Out of the 29 people who testified in the crowded room, 20 of them spoke against changing birth certificates at all. Many argued that birth certificates are historical documents that are a snapshot of the person at the time of their birth and therefore should not be altered. A few also argued that there is a difference between sex and gender identity, and birth certificates only state sex.

A 2018 court decision mandates that Idaho must have a process for individuals to change the gender on their birth certificate. That process has been in place since April 2018. The requirement that minors must have doctor sign-off for that change went into effect in July.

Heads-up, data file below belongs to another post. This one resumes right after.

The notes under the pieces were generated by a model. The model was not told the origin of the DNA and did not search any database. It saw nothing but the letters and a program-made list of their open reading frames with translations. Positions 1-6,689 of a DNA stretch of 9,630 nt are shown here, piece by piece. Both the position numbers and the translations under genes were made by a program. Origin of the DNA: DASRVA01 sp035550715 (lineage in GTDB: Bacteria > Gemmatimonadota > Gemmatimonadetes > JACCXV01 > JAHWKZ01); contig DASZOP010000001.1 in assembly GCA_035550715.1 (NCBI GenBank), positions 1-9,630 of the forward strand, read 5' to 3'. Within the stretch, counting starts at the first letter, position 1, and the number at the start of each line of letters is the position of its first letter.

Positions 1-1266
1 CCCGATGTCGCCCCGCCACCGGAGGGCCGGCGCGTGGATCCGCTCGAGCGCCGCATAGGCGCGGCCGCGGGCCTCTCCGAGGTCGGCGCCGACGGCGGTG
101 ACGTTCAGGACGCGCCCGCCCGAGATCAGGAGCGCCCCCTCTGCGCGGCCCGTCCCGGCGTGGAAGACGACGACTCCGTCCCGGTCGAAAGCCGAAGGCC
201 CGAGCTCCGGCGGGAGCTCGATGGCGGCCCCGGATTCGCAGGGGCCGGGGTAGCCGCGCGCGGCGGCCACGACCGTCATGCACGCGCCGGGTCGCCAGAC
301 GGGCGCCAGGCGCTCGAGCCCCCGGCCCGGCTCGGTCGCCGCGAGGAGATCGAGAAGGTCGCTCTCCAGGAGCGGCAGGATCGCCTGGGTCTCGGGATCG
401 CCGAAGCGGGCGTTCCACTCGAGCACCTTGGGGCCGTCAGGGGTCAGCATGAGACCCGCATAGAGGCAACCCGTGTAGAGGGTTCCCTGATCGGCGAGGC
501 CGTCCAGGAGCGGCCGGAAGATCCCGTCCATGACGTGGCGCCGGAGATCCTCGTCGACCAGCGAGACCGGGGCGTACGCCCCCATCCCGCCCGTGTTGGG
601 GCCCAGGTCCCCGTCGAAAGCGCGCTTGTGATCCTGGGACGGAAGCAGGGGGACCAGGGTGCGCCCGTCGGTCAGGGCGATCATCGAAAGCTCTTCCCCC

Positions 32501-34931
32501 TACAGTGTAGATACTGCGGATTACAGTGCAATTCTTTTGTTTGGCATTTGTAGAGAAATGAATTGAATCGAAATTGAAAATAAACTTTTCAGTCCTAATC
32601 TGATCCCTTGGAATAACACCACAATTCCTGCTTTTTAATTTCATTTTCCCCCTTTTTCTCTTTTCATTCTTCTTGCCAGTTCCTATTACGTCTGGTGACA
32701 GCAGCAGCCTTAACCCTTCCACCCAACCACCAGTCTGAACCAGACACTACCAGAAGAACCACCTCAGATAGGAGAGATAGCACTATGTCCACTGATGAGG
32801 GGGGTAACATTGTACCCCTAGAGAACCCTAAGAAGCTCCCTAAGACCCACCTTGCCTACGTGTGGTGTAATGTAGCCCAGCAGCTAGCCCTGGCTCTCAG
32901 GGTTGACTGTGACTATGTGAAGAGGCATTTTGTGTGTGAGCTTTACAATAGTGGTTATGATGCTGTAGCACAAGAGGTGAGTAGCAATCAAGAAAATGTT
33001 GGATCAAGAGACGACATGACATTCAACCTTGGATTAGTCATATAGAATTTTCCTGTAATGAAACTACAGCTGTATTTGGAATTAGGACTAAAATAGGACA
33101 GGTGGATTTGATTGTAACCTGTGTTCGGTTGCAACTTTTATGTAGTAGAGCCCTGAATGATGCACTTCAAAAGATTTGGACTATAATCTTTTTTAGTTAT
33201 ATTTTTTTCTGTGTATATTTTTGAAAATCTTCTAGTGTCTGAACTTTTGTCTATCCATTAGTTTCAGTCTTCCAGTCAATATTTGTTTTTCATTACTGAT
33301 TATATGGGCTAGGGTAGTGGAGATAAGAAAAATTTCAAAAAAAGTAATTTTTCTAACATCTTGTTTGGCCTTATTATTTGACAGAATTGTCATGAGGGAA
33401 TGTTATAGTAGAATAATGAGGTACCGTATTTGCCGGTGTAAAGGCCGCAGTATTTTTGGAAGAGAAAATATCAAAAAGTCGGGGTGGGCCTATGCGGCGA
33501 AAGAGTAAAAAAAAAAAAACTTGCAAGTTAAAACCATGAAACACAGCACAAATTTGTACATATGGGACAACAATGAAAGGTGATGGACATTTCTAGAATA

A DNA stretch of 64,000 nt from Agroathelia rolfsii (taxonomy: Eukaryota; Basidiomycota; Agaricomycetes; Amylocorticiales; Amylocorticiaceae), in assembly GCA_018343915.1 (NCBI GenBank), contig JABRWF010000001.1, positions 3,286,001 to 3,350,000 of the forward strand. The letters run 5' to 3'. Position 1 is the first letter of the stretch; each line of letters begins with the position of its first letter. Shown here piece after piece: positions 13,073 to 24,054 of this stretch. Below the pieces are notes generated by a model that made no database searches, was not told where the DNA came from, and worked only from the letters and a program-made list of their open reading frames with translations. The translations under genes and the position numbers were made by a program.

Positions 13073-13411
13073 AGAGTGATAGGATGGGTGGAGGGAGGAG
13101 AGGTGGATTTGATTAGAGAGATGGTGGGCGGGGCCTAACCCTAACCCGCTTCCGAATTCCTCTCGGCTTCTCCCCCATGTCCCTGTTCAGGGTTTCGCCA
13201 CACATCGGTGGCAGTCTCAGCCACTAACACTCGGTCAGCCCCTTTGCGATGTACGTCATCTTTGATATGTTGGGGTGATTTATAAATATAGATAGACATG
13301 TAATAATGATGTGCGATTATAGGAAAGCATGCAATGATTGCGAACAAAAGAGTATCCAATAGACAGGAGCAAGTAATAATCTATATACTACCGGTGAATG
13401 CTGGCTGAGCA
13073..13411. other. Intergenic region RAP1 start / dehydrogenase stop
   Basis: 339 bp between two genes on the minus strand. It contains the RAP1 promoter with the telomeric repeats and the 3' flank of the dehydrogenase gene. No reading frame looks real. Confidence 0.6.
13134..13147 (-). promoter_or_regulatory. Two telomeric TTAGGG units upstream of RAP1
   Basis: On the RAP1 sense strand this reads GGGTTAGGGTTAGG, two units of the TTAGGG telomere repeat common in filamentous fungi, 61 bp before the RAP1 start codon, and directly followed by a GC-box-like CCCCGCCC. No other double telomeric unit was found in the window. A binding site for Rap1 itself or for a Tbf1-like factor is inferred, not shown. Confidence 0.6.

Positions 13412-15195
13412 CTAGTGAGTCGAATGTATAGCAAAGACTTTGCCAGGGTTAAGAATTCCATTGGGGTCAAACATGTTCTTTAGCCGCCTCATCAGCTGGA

Between April 2018 and May 2019, there were 101 applications for birth certificate gender changes, according to the Bureau of Vital Statistics. Of those, 15 were for minors.

While the testimony was over two-to-one against birth certificate changes, this hearing was specific to the requirement that minors get a medical attestation prior to changing their birth certificate. IDHW held six public hearings throughout the state in August on their full rule docket on temporary rules, including the process that is already in place to change a birth certificate. Those hearings drew a handful of comments on that process.

Five people who testified specifically mentioned the proposed rule, and all of them were opposed — though they supported allowing people to change their birth certificates.